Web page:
But Bradley humored me and said, “This is ridiculous. Let’s go together and settle this once and for all. Is this store the restaurant I saw or the kitchen specialty store you say you saw, or the dollar store, or something else?”  Ah, now I had a Watson to my Sherlock Holmes. Marcy, you won’t believe this. We get to the store, and like what I saw with my own eyes all those years ago, there was a nice flashy sign that said “Grand Opening” but no hints for what a new customer was in for. Chins up, we marched ourselves in there. It was a store for a chef’s dream alright, but now with a full restaurant on a second floor, Japanese or Korean or something like that. Second floor? There was only one floor last time, I mean, wasn’t there?  And you know Marcy how I just love Japanese and Korean food. 

I don’t know what the heck is going on here.  But this is about as much adventure as you’re gonna get in a town like this, so why don’t you and I go in there together tomorrow and just see?    Yours, Sandra

Marcy Madel mmmm4ad @gmail.com
to: Sandra

Dear Sandra,
You are a riot! What an imagination you have! That store went out of business since I last passed through when I saw you a couple of years ago. Serves ’em right for not advertising who they were, not even on their own establishment!  Love, Marcy


Sandra did see Marcy and had a lovely visit at a Japanese restaurant, and not one that comes into existence and then disappears. The visit, alas, did not include checking out the store, because ever since Larry died Marcy hadn’t felt up to doing anything that could be disquieting.  But before she left town to go back home, she figured it couldn’t hurt to just pass by and sneak a little peek at 24th and 9th. Yes, the store was dismantled, but she saw in its place a little museum, clearly identifying it as containing a display of Star Trek memorabilia, something her late husband would have simply reveled in. She parked and went in. As she lingered over some of the pieces for as close a look as possible, it was like having a bit of him back at her side one additional time.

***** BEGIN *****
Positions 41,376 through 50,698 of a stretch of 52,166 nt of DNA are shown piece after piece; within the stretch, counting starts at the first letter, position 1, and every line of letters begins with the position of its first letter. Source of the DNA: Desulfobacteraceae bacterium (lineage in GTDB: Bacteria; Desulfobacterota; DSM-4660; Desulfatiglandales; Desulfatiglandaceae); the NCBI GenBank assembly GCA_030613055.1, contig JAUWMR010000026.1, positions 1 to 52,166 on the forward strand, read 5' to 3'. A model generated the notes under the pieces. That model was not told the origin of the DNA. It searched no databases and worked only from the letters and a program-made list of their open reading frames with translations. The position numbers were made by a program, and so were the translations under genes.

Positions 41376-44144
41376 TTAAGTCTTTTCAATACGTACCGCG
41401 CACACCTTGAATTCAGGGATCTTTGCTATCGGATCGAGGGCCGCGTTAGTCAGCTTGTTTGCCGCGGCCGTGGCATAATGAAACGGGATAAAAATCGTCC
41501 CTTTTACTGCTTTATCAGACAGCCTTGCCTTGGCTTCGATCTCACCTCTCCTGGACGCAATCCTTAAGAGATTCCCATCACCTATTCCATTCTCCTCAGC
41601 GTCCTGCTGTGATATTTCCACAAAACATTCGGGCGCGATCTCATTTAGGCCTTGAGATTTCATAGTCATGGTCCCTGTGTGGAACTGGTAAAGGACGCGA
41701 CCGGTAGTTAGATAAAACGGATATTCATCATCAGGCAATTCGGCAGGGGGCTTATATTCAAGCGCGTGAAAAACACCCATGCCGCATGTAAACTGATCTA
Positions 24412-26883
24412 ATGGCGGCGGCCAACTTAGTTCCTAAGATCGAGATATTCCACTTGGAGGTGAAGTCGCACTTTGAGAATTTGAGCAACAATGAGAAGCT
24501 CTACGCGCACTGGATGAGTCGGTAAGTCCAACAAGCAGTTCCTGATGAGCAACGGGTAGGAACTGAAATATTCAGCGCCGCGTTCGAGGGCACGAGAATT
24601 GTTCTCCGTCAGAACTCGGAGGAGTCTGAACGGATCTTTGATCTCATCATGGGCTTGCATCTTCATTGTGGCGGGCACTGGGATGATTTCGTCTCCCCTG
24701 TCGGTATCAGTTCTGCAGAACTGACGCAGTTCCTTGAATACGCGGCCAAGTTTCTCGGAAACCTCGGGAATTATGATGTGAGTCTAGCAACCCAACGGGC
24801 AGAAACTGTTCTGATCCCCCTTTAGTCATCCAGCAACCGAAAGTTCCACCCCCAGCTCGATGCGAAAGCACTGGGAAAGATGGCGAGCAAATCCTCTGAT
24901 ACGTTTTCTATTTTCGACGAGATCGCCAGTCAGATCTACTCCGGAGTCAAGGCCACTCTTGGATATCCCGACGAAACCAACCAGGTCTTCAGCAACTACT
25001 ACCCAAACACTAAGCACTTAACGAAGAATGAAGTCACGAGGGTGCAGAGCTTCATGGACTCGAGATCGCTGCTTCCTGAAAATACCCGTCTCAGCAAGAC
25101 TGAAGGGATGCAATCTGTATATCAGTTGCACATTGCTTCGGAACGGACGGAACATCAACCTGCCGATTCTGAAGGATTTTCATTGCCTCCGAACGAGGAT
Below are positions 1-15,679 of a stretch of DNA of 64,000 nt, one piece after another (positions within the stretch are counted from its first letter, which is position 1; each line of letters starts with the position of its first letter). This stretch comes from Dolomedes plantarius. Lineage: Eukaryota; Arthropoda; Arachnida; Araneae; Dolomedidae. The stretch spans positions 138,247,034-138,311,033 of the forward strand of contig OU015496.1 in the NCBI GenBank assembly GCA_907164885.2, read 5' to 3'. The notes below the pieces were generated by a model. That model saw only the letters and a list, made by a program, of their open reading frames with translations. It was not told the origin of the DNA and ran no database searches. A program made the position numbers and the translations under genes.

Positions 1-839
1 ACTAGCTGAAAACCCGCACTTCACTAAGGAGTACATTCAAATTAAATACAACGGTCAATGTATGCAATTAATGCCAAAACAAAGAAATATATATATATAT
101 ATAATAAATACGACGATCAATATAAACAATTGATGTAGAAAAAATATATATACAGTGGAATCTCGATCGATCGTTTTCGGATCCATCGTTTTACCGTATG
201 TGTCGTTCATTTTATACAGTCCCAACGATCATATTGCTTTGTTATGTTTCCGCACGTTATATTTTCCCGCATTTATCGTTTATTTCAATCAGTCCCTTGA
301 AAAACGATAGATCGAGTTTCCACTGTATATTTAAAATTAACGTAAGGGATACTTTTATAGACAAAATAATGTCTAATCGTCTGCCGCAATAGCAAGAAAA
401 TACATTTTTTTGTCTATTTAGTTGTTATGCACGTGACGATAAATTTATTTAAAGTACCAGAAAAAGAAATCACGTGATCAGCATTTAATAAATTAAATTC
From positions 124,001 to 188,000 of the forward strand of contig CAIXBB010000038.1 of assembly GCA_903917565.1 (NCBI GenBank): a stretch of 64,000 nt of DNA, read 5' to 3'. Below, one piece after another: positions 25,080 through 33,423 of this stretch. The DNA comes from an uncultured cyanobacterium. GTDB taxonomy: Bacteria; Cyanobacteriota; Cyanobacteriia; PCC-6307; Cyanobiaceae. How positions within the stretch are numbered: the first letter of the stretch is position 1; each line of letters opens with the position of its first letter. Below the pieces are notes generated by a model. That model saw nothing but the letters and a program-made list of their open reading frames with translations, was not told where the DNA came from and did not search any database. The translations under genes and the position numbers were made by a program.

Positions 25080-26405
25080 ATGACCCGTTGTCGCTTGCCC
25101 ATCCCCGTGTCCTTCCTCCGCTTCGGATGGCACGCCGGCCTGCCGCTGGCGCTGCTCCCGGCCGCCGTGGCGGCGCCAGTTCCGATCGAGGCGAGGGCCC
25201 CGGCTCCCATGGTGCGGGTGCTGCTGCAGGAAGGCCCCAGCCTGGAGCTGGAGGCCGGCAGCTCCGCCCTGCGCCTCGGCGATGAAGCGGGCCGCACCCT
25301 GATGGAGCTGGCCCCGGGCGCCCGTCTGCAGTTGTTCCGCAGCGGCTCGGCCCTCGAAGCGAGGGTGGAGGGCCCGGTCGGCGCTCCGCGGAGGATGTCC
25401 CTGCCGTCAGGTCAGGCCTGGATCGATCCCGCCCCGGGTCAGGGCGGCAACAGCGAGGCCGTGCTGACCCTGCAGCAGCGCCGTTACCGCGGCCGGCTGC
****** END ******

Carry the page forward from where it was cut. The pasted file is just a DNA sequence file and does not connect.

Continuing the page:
(for Part One, see my previous post, January 6, 2022.)

To see my microblogging, go to: https://twitter.com/chaplainkkaplan

A Fantasy In Store For The Reader

Sandra decided to take her daily walk on a less-frequented route that included the corner of 24th and 9th so as to start the new year with a new sensation. Having lived in the same town for 36 years, new sensations there were getting harder to come by, except for the new recipes she was always trying out. She had heard that a gift shop there had closed up and so she thought she would see if someone else had taken it over. She found her way to the establishment, and saw a multi-colored lit-up “grand opening” sign, but could not tell what kind of store it had become. The crafts and picture books and such no longer flaunted themselves in the store window, but she could not see anything else displayed there in their stead so she figured it was no longer a gift shop. But what kind of store had it become? Nothing in her circuit around the front, sides, or back yielded a hint.